Everything You Know About Eye Color & Genetics is Wrong
Many of us were taught that two blue-eyed parents can’t produce a brown-eyed child. The laws of genetics simply forbade it, as blue eyes were thought to be a recessive trait that only occurred in the absence of alleles for brown eyes.
We were shown charts explaining how these genes did battle in a sort of microscopic “hand-paper-scissors” game played during gestation. However, this theory crumbled when scientists realized that blue-eyed parents WERE having brown-eyed children – albeit rarely. What was going on?
While certain eye colors appear more frequently among family members, it was difficult to pin-down any hard-and-fast rules. It turns out that the link between eye color and genetics is much more complicated than originally thought. Here’s what we know about how genetics influences the color of our eyes.
Geneticists now believe that there are two genes that play an outsized role in determining eye color, OCA2 and HERC2. The first gene influences the production of melanin, the pigment that gives color to our skin and irises. HERC2 can amplify or suppress OCA2, resulting in more or less pigment. If you have brown eyes, OCA2 is active. If you have blue eyes, it’s less influential.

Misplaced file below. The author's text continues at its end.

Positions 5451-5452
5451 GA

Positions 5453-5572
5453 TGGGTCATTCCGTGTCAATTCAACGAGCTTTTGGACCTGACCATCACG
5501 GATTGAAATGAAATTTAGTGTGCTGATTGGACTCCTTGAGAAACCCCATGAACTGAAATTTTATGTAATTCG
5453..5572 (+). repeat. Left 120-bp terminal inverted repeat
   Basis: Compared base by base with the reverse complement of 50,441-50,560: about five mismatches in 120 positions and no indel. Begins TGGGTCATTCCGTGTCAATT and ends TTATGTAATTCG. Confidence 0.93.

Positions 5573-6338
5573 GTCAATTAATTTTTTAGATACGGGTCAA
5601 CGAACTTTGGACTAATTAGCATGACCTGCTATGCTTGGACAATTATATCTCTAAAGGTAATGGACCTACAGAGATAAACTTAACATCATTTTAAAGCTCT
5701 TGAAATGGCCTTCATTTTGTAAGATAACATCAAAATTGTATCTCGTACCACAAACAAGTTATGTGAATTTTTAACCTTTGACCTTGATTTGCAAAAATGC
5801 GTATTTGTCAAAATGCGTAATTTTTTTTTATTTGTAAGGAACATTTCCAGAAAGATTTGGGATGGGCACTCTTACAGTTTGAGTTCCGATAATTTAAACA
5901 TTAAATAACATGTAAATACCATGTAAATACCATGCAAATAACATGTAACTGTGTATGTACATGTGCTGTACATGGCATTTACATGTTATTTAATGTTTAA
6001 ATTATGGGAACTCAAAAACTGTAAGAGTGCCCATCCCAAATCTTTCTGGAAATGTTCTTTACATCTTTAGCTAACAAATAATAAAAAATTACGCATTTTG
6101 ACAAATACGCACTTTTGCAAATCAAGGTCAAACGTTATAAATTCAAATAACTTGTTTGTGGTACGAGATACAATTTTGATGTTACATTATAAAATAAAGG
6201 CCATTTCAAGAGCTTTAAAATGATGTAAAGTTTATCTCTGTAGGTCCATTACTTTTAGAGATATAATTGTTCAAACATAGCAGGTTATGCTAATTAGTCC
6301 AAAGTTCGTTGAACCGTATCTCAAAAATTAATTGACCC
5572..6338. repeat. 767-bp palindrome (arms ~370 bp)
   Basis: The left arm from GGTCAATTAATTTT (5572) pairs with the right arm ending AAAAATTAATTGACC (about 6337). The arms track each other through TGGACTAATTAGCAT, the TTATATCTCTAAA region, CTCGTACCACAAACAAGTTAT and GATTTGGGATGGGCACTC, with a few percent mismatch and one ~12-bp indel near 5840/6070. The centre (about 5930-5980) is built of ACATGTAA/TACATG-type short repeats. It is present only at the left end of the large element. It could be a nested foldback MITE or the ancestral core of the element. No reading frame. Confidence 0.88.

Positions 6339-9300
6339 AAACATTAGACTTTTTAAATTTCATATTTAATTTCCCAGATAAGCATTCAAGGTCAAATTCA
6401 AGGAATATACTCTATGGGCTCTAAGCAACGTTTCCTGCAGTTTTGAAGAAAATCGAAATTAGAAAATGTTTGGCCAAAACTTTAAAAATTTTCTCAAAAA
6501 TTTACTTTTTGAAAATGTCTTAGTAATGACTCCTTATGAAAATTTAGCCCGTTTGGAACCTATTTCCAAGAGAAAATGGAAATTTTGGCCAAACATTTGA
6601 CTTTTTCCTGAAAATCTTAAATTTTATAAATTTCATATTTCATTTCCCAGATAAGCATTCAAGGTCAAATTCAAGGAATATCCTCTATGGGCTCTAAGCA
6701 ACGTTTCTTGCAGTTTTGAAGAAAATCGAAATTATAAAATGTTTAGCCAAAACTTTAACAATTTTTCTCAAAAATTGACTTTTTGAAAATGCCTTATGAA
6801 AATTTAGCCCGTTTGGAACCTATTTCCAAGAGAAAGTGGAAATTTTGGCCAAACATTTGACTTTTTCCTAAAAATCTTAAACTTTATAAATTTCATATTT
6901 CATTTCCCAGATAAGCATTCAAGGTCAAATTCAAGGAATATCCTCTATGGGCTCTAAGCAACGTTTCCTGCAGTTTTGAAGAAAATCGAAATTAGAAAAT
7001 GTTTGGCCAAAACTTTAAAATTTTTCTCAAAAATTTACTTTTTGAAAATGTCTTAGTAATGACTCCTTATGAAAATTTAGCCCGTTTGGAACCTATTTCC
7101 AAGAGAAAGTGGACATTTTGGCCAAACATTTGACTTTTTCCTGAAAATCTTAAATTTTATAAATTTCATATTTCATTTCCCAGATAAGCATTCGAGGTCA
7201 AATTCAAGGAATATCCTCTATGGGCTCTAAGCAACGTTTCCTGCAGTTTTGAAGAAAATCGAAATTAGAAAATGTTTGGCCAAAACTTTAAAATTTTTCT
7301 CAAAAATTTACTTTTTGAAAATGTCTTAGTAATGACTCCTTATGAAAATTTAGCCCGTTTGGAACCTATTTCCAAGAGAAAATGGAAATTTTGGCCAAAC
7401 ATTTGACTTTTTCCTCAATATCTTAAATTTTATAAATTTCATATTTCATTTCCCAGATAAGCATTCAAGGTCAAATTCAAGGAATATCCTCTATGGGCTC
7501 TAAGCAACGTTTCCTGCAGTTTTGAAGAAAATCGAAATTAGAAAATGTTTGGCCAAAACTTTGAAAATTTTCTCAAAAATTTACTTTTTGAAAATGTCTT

This model isn’t nearly as satisfying as the dueling alleles, and it leaves a lot of grey area (coincidentally, another possible eye color). However, it goes a long way to explaining the connection between eye and skin color. People with black skin usually have brown eyes. While dark eyes are common in people with light skin, blue and green are almost exclusively found in those of European descent.
While complicated interactions among genes determine eye color, we now have the option of wearing colored contacts to change our look. If you’re considering this, be sure to get a prescription from an eye doctor; it’s the only way to ensure the products meet health and safety requirements.